Thursday, August 8, 2019,
Albuquerque Friends Meeting House
1600 5th Street Northwest
(see map below right)
Topic: Tribal Resource Management
Indigenous peoples' relationship with the land has been built over hundreds of thousands of years. Through trial and error, tribes in the Southwest have developed unique land management strategies and methods that are adapted to this area. To this day, many tribes are still using the traditional practices used by their ancestral people, and many are taking those practices and adapting them as the world continues to push forward at a rapid rate. Arielle Quintana will present on different land management projects from Cochiti Pueblo and other tribes in New Mexico, and give more context to the importance of "land" in Indigenous cultures.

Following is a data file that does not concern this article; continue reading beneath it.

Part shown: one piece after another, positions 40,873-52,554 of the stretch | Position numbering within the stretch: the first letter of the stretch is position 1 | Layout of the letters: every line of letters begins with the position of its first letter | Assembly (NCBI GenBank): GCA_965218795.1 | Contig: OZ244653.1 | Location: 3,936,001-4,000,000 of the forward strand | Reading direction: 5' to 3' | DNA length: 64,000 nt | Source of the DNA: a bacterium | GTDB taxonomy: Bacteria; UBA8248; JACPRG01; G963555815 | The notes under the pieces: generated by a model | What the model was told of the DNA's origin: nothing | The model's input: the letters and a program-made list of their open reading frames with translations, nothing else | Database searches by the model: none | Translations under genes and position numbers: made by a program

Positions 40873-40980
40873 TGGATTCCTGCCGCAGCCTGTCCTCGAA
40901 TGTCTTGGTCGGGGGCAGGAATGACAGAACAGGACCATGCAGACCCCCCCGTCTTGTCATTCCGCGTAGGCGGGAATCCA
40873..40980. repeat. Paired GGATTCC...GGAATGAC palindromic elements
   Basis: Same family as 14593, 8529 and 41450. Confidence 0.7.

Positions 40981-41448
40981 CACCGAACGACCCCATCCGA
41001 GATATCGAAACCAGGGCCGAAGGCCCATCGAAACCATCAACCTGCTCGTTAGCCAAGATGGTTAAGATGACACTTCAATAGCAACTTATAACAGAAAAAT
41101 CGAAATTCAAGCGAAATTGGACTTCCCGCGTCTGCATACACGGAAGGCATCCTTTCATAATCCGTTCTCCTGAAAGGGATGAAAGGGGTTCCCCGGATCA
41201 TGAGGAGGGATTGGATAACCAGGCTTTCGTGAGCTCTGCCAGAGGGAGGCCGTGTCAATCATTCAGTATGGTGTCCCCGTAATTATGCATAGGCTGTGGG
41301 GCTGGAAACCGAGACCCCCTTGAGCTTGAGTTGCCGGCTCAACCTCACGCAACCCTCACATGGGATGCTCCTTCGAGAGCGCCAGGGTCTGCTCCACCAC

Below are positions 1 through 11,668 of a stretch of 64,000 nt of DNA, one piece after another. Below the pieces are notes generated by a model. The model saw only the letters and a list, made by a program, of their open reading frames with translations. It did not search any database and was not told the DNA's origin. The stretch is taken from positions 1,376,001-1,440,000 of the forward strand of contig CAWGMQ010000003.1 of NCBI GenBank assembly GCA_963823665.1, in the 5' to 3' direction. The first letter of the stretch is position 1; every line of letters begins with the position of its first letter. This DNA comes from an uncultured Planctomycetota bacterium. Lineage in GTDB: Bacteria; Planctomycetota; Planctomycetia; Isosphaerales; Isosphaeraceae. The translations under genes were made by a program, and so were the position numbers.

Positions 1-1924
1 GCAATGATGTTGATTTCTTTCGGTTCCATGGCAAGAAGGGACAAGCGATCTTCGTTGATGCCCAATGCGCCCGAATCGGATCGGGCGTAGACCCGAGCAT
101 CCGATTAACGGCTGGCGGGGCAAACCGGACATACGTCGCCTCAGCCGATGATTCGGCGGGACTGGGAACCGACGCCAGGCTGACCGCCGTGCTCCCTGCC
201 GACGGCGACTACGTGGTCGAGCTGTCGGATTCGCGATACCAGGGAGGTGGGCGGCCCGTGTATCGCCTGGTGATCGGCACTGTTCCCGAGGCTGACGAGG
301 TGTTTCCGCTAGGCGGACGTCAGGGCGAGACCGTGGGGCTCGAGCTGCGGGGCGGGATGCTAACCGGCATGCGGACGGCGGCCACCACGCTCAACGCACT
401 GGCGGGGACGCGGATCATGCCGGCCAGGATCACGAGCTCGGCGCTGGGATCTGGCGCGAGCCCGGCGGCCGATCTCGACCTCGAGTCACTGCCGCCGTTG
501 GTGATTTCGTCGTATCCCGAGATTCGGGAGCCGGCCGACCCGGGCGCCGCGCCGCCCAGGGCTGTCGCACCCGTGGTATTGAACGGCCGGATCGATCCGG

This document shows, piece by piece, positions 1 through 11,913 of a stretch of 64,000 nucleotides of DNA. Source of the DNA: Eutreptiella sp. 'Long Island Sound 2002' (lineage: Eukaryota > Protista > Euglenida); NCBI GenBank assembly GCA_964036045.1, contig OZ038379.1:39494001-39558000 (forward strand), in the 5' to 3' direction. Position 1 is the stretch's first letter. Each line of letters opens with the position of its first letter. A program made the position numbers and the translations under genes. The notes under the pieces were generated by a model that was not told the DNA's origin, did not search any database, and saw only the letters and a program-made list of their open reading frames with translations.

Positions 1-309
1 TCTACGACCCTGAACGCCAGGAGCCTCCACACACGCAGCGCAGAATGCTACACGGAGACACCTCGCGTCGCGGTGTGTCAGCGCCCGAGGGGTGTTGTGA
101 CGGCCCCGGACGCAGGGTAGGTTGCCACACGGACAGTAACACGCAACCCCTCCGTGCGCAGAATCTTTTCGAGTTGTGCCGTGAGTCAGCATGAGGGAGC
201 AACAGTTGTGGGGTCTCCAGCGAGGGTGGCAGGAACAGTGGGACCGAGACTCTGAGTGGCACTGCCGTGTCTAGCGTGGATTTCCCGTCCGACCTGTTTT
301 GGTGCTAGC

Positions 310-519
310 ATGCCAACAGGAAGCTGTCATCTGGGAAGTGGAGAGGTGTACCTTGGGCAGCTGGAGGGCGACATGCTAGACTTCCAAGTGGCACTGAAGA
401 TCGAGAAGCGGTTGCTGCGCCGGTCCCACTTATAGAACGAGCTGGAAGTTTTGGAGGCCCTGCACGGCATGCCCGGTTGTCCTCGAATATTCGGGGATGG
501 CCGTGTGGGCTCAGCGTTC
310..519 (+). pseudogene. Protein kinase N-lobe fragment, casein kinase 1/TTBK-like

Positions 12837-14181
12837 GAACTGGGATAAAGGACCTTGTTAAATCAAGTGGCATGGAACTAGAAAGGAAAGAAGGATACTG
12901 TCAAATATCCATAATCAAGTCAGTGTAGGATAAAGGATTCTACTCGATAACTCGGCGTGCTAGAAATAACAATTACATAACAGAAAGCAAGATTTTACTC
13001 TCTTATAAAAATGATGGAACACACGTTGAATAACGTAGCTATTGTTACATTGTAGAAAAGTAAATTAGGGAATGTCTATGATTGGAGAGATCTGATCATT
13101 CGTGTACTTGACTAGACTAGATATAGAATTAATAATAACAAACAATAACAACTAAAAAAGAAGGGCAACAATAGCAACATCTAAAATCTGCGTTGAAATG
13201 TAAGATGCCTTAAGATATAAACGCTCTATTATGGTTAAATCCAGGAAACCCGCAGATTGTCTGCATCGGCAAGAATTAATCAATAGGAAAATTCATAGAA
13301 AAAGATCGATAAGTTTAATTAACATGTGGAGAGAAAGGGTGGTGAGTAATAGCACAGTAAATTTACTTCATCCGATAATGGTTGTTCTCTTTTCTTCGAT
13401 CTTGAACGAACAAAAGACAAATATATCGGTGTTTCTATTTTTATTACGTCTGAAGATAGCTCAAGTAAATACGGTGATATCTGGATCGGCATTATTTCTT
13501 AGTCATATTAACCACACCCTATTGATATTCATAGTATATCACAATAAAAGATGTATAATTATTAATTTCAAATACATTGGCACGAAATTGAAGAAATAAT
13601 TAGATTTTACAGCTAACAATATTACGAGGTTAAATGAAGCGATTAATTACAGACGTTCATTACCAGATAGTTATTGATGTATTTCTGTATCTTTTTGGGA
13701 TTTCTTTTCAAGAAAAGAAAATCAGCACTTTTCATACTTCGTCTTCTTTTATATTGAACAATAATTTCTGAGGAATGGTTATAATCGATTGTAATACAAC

Speaker: Arielle Quintana
Arielle Quintana has always had a deep connection to the land. A tribal member from Cochiti Pueblo, one of twenty-three tribes located in New Mexico, Arielle was raised to be a steward of the land and preserve the strong ties between people and nature, which she continues to do to this day. Arielle graduated from Colorado State University with a bachelor’s degree in Rangeland Ecology. The majority of her work has involved engaging youth in nature and educating others on the importance of conserving natural resources. She has worked for her tribe’s Department of Natural Resources and Conservation on riparian restoration and wildlife habitat improvement projects, the Southern Rockies Fire Science Network on fire science conferences and workshops, and the Santa Fe Botanical Garden on garden education and wetland restoration. Arielle is now the Education and Outreach Coordinator for the Quivira Coalition.
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